In December, the disclosure of the supply chain attack against SolarWinds sent shockwaves throughout federal agencies responsible for the security of US information assets. The ripple effect hit the IT community as well. Those ripples have continued into 2021, as what was already seen as a sophisticated attack on the IT supply chain has taken additional twists. New evidence points to attackers using well-established methods to gain initial access the old-fashioned way, through on-premises Active Directory (AD).
Compromising the SolarWinds build environment and sending Trojanized versions of updates for the Orion Platform is the best-known tactic believed to have been used by the threat group behind the attacks. According to the Cybersecurity and Infrastructure Security Agency (CISA), the threat actor was observed compromising or bypassing federated identity solutions and leveraging forged authentication tokens to move laterally to Microsoft cloud environments. From there, the threat actor used privileged access in the victims’ cloud environments to establish persistence mechanisms for Application Programming Interface (API)-based connections that were difficult to detect.
But in some cases, instead of using the highly sophisticated SolarWinds Orion compromise, attackers used tried and true methods to compromise their victims: password guessing, password spraying and exploiting poorly secured administrative or service credentials. They then used native Windows tools and techniques, such as Windows Management Instrumentation (WMI), to enumerate the certificate-signing capability of Microsoft Active Directory Federated Services (AD FS) and forge authentication tokens.
The SolarWinds attack campaign serves as a warning that on-premises identity resources will increasingly be used as a stepping stone to access cloud environments. Defenders tend to focus on the most sophisticated techniques, but generally, attackers are simply looking for the easiest way in. This type of vertical movement used attack paths that are all too familiar. Even in the most sophisticated security incidents, weak passwords and unsecured administrative credentials are regularly exploited. In the case of the SolarWinds hack, once inside, the attackers were able to execute the classic attack kill chain: local privilege elevation, reconnaissance, horizontal movement and escalation.
All these steps could have been disrupted by applying best security practices. While the fallout from this attack campaign has come to symbolize the scope of the threat landscape that government agencies and global businesses face, it is also a stark reminder of the importance of practicing good security hygiene. From smart password policies to AD monitoring, organizations need to raise the bar of entry for threat actors. A Microsoft blog post recommends taking the following actions to harden Azure AD against attacks, which some have dubbed “Solorigate.”
- Do not allow users to grant consent to unmanaged applications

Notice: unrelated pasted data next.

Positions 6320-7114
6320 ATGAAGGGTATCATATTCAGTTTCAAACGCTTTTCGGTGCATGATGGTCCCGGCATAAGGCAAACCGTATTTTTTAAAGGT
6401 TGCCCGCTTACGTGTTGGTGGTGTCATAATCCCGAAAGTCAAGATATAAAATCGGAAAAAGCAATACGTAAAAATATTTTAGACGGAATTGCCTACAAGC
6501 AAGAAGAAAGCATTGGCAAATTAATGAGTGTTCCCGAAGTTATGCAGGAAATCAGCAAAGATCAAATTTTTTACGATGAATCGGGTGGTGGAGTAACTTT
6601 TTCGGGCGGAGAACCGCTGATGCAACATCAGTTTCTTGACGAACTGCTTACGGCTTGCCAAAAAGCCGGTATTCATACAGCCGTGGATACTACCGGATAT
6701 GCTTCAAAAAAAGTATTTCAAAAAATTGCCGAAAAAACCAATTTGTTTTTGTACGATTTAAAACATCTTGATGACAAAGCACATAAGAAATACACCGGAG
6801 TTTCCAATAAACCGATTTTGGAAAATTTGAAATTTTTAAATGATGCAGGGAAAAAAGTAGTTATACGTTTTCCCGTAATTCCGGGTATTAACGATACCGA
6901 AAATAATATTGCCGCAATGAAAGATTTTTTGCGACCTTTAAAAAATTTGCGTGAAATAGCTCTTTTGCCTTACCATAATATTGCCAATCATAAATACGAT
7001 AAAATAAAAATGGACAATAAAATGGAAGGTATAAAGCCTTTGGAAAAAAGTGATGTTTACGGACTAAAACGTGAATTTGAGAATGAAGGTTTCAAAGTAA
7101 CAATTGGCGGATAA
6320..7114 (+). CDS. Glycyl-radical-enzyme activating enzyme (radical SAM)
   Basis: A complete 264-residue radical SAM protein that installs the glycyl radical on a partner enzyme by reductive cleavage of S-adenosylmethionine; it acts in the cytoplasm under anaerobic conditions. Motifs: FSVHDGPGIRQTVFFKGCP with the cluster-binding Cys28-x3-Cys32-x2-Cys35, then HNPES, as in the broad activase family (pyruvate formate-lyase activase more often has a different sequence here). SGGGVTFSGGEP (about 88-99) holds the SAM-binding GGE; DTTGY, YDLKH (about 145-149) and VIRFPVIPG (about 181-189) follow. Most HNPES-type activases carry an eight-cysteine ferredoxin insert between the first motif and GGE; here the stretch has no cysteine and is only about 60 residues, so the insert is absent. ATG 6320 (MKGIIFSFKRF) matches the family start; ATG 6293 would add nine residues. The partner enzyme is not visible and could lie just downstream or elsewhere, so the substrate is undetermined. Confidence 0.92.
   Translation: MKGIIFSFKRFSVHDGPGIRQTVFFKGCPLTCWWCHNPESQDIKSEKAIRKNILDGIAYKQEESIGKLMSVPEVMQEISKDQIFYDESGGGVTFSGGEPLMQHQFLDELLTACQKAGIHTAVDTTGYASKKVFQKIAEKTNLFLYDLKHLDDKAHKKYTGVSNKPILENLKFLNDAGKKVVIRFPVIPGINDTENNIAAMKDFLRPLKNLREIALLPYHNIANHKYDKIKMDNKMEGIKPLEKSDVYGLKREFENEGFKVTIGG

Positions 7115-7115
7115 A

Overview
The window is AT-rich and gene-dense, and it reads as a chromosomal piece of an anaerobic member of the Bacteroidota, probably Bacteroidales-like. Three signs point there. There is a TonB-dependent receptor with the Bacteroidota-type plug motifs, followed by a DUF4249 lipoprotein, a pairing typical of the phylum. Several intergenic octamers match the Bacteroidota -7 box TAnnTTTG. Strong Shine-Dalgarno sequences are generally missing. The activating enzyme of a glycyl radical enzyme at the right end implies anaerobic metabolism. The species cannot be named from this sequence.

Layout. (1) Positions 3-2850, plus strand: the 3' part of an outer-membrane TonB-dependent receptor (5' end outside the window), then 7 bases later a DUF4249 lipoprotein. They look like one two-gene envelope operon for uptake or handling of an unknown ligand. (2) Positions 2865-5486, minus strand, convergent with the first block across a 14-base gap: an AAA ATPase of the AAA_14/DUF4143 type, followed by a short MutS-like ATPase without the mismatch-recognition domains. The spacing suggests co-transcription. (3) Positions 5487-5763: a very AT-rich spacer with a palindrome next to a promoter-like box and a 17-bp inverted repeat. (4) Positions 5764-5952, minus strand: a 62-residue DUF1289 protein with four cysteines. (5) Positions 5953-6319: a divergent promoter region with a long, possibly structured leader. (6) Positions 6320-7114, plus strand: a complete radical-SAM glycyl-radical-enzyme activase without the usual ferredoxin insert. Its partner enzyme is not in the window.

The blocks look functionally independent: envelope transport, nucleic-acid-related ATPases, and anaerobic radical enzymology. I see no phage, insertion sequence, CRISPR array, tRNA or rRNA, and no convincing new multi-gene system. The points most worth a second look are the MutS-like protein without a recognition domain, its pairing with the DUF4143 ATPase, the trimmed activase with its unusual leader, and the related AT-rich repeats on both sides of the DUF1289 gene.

- Enable password hash synchronization if hybrid
- Enable policy to block legacy authentication
- Enable self-service password reset
- Ensure all users can complete multi-factor authentication for secure access
- Require multi-factor authentication for administrative roles
- Turn on sign-in risk policy
- Turn on user risk policy
- Use limited administrative roles
- Deploy Azure AD Password Protection on-premises to eliminate common passwords in AD
CISA has also updated its guidance to ‘Mitigate SolarWinds Orion Code Compromise,’ listing actions that organizations can take to detect possible compromises. These precautions include using SAML single sign-on to search for any logins to service providers that do not have corresponding authentication events in AD FS and domain controllers and reviewing any certificate export events in AD FS.
If an attacker can circumvent authentication controls and obtain administrator access to AD, it will take total visibility of the AD environment – both on-premises and in the cloud – to detect and respond to them. In the unforgiving reality of state-sponsored threat actors and advanced persistent threat groups, continuous monitoring of AD for unauthorized behaviors is a key component of preventing, detecting and stopping malicious activity in its tracks. Other ways to reduce risk to the service include regularly scanning AD for weak configurations that attackers can exploit, reviewing account permissions, using complex passwords, applying the principle of least privilege to granting rights in AD and deploying security updates as soon as possible.
Organizations should also consider using Azure’s own security features. For example, most of the organizations targeted in the attacks likely have large, hybrid architectures. They use Microsoft 365, and in all likelihood, a premium version of Azure AD. This version of Azure AD comes with Azure AD Password Protection, a hybrid service that protects an organization’s on-premises AD from common passwords. If the password protection service was being used, the victimized organizations would have been far less susceptible to password stuffing and password spray attacks.
As long as password spraying, guessing and other less technical approaches work, they will continue to be common elements of attackers’ arsenals. But with a layered approach to security that is built on best practices, even the most complex attacks can be mitigated through effective security controls.